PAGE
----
Full steam ahead for Collaborative Teaching Laboratory
Construction work at the £40 million University of Birmingham Collaborative Teaching Laboratory (CTL) has commenced at the heart of its main Edgbaston campus, marked by a ground breaking ceremony hosted by Morgan Sindall on Tuesday 21 March 2017.
The building will facilitate the teaching of science, technology, engineering and maths (STEM) subjects and will also enable enhanced collaborative and interdisciplinary training and engagement.
It includes high-specification equipment and modern technologies to support informal inquiry and independent learning, serving the needs of a diverse community.
It will also feature dry, wet and computer laboratories for use by different student groups simultaneously along with a public engagement space allowing the University to showcase science and STEM subjects to a wider audience.
Professor Tim Softley, Pro-Vice-Chancellor, University of Birmingham, said: “I am delighted to see that construction for the Collaborative Teaching Laboratory (CTL) is progressing so well. The CTL will be the vessel through which STEM students learn how to succeed in the graduate market. It will help them to develop the technical and practical skills and cross-disciplinary working practices that will plug the gap in the market that we know is so important to industry.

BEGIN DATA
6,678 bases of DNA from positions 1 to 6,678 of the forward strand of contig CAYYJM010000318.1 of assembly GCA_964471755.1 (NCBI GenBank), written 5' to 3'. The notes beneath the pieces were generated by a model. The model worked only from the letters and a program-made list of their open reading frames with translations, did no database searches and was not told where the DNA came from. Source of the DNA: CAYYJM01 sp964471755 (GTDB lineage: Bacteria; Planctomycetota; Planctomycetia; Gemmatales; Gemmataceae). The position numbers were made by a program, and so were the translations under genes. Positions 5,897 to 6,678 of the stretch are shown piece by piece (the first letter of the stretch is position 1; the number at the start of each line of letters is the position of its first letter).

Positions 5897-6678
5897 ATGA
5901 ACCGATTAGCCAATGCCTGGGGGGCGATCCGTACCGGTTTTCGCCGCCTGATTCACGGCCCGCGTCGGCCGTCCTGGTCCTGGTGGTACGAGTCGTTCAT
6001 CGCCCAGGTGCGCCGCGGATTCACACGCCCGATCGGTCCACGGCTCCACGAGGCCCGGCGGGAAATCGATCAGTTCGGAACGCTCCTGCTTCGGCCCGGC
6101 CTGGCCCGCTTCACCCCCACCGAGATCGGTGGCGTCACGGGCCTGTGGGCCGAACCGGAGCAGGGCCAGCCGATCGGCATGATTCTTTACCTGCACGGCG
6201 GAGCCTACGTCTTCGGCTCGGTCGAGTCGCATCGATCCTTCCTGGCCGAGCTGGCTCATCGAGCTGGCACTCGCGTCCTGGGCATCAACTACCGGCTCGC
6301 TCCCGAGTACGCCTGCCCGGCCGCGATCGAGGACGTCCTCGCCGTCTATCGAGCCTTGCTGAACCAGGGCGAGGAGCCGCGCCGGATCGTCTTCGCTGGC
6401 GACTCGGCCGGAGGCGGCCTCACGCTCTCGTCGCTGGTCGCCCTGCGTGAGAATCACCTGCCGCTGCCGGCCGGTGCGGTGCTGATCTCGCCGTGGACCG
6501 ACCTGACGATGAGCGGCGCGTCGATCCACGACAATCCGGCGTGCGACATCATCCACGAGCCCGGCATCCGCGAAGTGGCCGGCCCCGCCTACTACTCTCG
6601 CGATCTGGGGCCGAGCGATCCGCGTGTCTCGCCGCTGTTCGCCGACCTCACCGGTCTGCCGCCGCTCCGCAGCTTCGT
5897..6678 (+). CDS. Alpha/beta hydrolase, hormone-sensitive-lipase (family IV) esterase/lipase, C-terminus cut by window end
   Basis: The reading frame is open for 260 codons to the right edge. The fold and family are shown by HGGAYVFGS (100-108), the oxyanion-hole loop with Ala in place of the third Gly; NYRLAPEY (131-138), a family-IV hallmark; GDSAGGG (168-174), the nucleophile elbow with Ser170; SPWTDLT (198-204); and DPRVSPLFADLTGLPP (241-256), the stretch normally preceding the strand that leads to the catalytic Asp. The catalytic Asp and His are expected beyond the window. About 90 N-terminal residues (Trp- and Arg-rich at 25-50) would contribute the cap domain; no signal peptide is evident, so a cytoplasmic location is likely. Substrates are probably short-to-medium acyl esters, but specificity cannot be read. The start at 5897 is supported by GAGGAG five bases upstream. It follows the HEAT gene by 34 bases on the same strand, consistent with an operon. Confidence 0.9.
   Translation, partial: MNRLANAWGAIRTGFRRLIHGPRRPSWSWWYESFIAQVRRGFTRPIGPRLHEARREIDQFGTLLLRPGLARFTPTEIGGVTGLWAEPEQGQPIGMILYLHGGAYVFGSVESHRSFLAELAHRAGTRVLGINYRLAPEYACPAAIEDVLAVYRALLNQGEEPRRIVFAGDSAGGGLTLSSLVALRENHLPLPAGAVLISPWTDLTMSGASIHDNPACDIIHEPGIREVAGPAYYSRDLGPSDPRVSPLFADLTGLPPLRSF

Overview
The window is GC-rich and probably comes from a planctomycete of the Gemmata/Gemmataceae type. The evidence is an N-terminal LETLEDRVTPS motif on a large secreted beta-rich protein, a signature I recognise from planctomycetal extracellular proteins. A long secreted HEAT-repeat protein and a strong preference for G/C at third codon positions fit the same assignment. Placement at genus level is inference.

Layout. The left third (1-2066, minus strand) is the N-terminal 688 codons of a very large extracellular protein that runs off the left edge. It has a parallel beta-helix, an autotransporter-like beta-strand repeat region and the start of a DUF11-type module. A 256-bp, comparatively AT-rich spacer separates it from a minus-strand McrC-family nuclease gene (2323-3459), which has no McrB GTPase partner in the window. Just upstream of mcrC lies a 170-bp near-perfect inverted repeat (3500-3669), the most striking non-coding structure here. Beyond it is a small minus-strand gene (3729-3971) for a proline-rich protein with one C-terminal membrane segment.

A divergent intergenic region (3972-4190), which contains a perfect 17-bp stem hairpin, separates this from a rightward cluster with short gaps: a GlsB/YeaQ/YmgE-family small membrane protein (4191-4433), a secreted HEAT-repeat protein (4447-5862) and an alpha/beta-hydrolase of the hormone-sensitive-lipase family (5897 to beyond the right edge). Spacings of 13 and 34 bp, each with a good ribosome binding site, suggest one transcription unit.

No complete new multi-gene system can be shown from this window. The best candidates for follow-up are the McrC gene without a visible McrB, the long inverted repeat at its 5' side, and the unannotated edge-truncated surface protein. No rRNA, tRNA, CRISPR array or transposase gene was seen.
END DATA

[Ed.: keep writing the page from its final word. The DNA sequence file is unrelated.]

“The CTL will also form part of their identity as STEM students, acting as a base for their studies. In addition to the three large, cross-disciplinary labs, the CTL will feature more than one-thousand square metres of informal learning spaces, encouraging students to be collaborative outside the labs as well as inside. I look forward to welcoming the new students next year.”
Ellie Keiller, President of the Guild of Students, said: “This building is such a fantastic opportunity for students to work collaboratively across disciplines and in top class facilities and I am sure that it will become a key part of campus life for students.”
The two-storey 72,120 sq ft building, which received planning consent in September 2016, takes the external form of a robust brick structure, while variation in materials represents the three different internal environments of the laboratories.
The front of the building is characterised by large angled brise-soleil made from gold anodised aluminium which projects over the main entrance.
Morgan Sindall’s area director for the Midlands, Richard Fielding said: “Starting construction work is always an exciting moment for those who have lived and breathed the project for many months and even years. Significant work has been put in to enable us to reach this stage, and it is now our responsibility to realise the vision of the University and its team.
“This is a fantastic building which will bring new capabilities to the institution and take STEM subjects to a much wider audience. We are very much looking forward to the building emerging and demonstrating our capabilities and professionalism.”
Construction work is expected to be complete in time for the building to open by 2019. The building’s architect is Sheppard Robson.
Notes to editors
For more information please contact Samantha Williams, University of Birmingham, +44 (0)121 414 43984.